Earlier this month tech blogs were abuzz with the new products featured in this year’s CES (Consumer Electronics Show) including, as expected, a new breed of autonomous cars. It now seems like only a matter of time before these driverless vehicles push us all permanently into the passenger’s seat.
While I’ve yet to ride in one of these cars, I have imagined the possibilities. Browsing the news, checking email, texting to my heart’s delight. Or taking a nap, enjoying a meal, watching a movie. Are big screen TVs or car theater systems the next big automotive add-on, once we’re all driverlessly driven?
Along with the convenience, many see the change as a step up in safety. Human error accounts for 70-90% of accidents, and autonomous vehicles are poised to improve impressively on this record. Even while the first death in an autonomous car occurred last year in a Tesla Model S, the carmaker noted that it was the first fatality in 130 million miles of driving, compared with the average of 1 fatality in 94 million miles in the US.
It all sounds like another frictionless future, without the hassle of careless cab drivers, tiring traffic jams and calamitous collisions. And as it has in the supply chain, the disappearance of friction on the road is sure to bring surprising benefits.
For instance, will rubbernecking at roadside accidents disappear, as cars ignore their passengers’ request to slow down for a peek? Or will passengers just adapt to a faster kind of vehicular voyeurism?
Another advantage is the elimination of speeding tickets. Just as AP departments no longer need to manually check invoices for signs of fraud as they transition to automated, paperless Tungsten Network processes, so law enforcement will no longer need to monitor the speed of vehicles and pull over violators. Instead, infractions will be precluded by the technology built into the vehicles themselves. (Will we see speed-obsessed hackers try to game their cars to get a faster commute?)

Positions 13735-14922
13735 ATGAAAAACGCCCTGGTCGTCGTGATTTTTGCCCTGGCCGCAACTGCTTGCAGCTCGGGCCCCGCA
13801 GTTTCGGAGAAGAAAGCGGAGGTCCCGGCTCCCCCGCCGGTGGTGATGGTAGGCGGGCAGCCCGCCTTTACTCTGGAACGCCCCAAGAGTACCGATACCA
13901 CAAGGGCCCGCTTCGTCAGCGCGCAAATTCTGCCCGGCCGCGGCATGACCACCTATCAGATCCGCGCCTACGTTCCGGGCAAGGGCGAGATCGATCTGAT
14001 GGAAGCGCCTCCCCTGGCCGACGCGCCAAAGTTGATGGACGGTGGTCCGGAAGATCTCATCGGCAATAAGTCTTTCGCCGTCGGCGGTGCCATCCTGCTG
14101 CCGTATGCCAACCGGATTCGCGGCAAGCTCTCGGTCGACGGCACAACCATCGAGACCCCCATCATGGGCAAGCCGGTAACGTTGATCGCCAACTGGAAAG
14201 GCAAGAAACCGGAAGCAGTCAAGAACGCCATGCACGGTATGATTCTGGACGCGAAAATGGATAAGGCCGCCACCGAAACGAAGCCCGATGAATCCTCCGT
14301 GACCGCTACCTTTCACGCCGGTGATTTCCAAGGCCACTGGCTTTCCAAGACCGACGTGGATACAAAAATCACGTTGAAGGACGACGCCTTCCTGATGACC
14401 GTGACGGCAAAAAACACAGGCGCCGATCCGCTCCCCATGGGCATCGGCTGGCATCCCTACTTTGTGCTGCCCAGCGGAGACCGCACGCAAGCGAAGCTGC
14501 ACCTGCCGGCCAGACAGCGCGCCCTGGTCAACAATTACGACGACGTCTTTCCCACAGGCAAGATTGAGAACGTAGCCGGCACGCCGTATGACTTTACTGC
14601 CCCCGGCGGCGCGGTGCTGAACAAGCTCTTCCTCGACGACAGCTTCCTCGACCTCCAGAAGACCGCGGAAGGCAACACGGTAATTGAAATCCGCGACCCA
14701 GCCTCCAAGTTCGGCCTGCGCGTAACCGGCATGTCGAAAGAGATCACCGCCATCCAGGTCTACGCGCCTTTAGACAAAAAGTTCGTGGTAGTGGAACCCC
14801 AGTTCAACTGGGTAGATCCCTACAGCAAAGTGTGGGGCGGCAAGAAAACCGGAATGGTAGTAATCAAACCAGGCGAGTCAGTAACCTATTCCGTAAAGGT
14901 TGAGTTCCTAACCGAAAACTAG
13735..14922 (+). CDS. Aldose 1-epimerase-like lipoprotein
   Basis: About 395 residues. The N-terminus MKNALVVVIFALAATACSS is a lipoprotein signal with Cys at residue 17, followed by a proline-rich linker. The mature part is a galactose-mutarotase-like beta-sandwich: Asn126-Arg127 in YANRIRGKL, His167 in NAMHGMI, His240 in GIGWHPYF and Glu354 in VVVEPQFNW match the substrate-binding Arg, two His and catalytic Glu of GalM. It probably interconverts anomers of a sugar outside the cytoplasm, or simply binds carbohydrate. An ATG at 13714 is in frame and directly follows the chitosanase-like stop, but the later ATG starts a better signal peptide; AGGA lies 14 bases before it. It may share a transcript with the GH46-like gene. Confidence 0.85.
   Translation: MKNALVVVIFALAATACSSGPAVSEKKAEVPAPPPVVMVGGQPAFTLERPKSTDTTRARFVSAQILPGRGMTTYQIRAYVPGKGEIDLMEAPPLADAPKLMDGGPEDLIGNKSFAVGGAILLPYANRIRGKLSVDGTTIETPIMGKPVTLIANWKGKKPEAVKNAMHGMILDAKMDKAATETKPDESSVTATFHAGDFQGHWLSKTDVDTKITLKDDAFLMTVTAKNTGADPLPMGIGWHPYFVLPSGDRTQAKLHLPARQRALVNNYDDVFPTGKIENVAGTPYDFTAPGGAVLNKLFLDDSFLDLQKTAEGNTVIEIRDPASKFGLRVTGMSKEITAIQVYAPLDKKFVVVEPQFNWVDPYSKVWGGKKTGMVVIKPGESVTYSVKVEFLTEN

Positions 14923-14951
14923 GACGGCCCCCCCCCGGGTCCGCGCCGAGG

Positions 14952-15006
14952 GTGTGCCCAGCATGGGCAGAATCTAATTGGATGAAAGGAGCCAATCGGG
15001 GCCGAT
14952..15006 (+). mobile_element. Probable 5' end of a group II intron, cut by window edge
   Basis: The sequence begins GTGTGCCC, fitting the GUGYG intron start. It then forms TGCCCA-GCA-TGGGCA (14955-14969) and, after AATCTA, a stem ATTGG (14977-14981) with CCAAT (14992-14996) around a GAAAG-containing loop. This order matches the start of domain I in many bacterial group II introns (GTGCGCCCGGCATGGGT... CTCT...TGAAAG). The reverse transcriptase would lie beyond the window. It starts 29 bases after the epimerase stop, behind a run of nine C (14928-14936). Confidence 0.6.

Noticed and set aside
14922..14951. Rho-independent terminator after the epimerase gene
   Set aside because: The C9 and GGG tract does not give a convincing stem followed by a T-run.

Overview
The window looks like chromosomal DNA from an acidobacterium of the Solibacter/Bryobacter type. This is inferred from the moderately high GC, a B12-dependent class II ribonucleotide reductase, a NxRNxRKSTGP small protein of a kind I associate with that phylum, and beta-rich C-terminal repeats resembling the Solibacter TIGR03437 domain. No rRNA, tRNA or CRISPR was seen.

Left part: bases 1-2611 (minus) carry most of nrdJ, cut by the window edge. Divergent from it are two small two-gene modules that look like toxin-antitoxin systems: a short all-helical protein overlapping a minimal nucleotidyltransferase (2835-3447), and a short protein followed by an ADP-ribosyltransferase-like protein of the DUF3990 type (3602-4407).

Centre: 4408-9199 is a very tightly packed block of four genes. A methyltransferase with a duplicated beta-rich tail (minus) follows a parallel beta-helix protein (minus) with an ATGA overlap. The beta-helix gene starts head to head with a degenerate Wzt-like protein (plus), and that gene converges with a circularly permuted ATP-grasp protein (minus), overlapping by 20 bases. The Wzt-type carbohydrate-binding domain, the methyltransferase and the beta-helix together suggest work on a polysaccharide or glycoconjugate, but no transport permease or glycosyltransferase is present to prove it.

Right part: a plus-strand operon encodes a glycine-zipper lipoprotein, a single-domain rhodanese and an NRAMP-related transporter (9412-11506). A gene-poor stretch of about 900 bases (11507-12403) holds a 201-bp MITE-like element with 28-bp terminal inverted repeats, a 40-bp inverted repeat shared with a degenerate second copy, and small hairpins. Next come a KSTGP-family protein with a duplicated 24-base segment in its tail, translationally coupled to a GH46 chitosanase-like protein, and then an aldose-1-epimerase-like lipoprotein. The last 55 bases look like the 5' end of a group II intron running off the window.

Whatever the benefits, it’s appropriate to ask, as proponents of the frictionless future—have we learned anything from eliminating friction in the supply chain that can guide our increasingly frictionless journeys outside of it?
One place to start is with the realization that technological revolutions are hard for people, for some more than others. Just as suppliers want help transitioning to e-invoicing systems (a need we pride ourselves on addressing with our onboarding practices), so, if it’s to be successful, the automobile industry will need to help all of us humans get onboard with this new advancement in automotive automation.
That could mean education (what does driver training look like in an autonomous car?), marketing (test drive, anyone?), or acculturation (imagine James Bond sipping a martini in an autonomous Aston Martin, the dysfunctional family in Little Miss Sunshine in a fully-functional autonomous VW bus, or, for the kids, Scooby Doo’s Autonomous Mystery Machine).
Regardless of how we get there, the future looks increasingly frictionless, so we might as well get comfortable and enjoy the ride.